Laura Ellen: What would Sherlock be without Watson? Frank Hardy without his brother, Joe? Nancy Drew without her friends Ned, George and Bess? Every good sleuth needs an assistant. But why exactly?
An assistant can push your sleuth to take a risk, to look at something or someone in a different way, to make the right decision . . . or a wrong one. Assistants or sidekicks or partners in crime—whatever you call them—they are an author's best tool for pushing plot forward while deepening character.
I love the sleuth/assistant relationships where there is a lot of bantering going on between the two, where each character brings out the best and the worst in each other, highlighting each other's strengths and weaknesses, at each other's throats more often than at peace—but are also always on the same page when it counts. And because I love me some romance with my mystery, my sleuths and their assistants are almost always boyfriend and girlfriend—even if they don' know it yet. That extra tap-dancing that comes into play when the heart is involved adds an extra layer of tension that I just love writing.
Elisa Ludwig: Our characters, just like people in real life, get by with a little help from their friends. In Pretty Crooked, Willa conducts most of her covert activities on her own, but when her mom starts acting strangely, she does get some assistance from her best friend Cherise. In one particular scene, they set out to tail Willa’s mom, and for me, this was one of the most fun moments in the book.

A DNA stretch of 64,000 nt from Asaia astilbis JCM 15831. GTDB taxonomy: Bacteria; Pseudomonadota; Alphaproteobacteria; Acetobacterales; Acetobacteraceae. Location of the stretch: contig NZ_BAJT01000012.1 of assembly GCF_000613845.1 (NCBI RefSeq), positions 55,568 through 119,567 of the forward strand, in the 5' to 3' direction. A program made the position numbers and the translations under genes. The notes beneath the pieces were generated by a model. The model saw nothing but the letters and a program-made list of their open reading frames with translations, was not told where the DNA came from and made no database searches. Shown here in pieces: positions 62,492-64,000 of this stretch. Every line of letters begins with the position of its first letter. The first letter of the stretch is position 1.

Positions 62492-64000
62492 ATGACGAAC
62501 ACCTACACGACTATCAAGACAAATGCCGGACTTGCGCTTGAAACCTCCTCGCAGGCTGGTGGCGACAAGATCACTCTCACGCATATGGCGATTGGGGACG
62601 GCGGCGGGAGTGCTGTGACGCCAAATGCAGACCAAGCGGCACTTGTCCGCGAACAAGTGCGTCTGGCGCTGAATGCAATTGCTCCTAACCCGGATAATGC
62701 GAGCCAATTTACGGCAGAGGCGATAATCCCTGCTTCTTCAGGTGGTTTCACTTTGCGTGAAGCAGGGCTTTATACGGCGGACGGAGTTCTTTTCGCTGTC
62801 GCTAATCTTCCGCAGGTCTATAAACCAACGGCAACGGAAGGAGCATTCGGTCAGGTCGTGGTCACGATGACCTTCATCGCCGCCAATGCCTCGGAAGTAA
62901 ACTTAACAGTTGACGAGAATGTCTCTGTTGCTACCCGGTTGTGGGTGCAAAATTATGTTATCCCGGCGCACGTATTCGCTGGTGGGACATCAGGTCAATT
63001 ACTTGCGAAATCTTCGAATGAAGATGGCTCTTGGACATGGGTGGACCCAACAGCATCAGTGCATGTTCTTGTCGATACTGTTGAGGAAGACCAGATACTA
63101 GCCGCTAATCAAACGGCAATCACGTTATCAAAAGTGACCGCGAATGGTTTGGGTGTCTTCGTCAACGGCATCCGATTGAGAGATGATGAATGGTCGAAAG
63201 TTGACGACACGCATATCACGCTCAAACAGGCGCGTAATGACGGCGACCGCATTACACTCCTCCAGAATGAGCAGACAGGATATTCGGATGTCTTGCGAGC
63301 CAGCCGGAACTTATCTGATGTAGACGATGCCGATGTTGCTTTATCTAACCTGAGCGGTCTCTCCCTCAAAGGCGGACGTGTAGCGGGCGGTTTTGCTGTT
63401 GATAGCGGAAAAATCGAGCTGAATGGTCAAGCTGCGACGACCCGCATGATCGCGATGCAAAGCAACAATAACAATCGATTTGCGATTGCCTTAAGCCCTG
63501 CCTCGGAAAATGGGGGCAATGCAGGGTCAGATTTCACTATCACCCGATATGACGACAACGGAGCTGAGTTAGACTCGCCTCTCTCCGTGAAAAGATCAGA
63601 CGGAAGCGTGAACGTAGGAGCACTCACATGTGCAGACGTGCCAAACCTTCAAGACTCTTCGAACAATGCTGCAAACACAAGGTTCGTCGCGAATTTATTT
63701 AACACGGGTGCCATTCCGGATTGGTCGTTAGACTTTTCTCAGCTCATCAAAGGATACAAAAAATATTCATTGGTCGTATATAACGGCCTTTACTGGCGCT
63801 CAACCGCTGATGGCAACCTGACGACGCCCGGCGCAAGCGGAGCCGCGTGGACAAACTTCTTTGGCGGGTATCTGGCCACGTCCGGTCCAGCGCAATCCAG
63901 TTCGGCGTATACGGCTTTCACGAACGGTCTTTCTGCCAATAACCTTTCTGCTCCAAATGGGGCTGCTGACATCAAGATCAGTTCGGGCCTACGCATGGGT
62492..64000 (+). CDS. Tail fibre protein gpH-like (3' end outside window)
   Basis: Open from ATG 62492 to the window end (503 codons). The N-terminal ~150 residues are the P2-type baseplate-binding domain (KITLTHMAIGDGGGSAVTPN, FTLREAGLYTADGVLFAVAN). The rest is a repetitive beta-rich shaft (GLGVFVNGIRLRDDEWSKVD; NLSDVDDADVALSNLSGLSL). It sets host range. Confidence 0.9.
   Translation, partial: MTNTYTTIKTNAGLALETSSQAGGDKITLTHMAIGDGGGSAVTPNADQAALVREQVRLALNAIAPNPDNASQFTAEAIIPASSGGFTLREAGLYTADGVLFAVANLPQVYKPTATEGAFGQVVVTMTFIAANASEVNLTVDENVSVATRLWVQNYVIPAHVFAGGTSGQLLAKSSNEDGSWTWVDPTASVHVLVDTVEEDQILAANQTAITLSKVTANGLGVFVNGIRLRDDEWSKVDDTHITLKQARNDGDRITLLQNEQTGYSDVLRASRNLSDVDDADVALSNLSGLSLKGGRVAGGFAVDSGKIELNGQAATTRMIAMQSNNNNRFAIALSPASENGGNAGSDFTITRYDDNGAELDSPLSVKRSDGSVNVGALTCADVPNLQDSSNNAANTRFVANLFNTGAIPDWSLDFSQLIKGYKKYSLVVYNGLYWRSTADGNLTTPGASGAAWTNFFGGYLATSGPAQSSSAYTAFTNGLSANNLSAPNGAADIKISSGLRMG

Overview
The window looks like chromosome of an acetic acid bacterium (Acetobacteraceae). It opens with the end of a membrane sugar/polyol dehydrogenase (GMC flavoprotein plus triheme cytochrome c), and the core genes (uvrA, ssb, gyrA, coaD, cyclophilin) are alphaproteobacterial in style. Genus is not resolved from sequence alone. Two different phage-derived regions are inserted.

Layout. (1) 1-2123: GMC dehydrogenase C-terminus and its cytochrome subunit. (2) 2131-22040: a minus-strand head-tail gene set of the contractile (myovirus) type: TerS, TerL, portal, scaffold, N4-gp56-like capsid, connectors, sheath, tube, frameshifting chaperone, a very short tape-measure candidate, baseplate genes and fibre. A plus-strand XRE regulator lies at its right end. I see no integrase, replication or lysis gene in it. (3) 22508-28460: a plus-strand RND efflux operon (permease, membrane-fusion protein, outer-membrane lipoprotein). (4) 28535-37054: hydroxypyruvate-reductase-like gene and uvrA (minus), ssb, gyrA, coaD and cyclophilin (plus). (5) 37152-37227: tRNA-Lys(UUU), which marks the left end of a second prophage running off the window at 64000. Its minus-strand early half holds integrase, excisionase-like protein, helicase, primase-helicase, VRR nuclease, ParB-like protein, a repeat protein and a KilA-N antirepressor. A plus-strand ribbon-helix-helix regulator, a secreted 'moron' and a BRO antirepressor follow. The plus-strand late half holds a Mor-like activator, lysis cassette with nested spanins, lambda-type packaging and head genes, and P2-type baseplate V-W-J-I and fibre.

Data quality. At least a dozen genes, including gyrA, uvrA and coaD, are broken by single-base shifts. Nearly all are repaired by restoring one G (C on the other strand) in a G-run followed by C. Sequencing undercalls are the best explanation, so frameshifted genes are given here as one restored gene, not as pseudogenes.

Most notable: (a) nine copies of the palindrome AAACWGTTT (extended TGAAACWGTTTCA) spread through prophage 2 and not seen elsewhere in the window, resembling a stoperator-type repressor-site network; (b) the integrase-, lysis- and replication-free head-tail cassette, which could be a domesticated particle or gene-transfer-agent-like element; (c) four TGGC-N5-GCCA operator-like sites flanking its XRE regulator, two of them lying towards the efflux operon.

For one thing, the dialogue flowed really easily between these two characters, with Cherise
drawing some conclusions that Willa just doesn’t want to hear. For another, it was an opportunity to bring it back to the teen experience—Willa is doing a lot of grown up (and illegal) things in this book but when she’s with Cherise she’s undoubtedly a 15 year-old girl. Finally, your protagonist simply can’t figure everything out on their own, so having a sidekick there can really take the burden off of them and advance the fact-finding process.
Diana Renn: I love a strong, independent sleuth, but that doesn't always translate to excitement on the page. A sleuth working on her own too long means too much time in her head, or voicing rhetorical questions to an empty room, or Googling stuff (yawn). Talking through clues and and strategizing with a sidekick is way more interesting, and inevitably leads to action . . . if a plan is dreamed up, it must be acted upon! I love sidekicks so much I actually have two of them in Tokyo Heist, one in Seattle and one in Japan, since my main character has to travel. Sidekicks can be sounding boards, skilled experts, love interests, best friends, occasional rivals, comic relief . . . the possibilities are endless.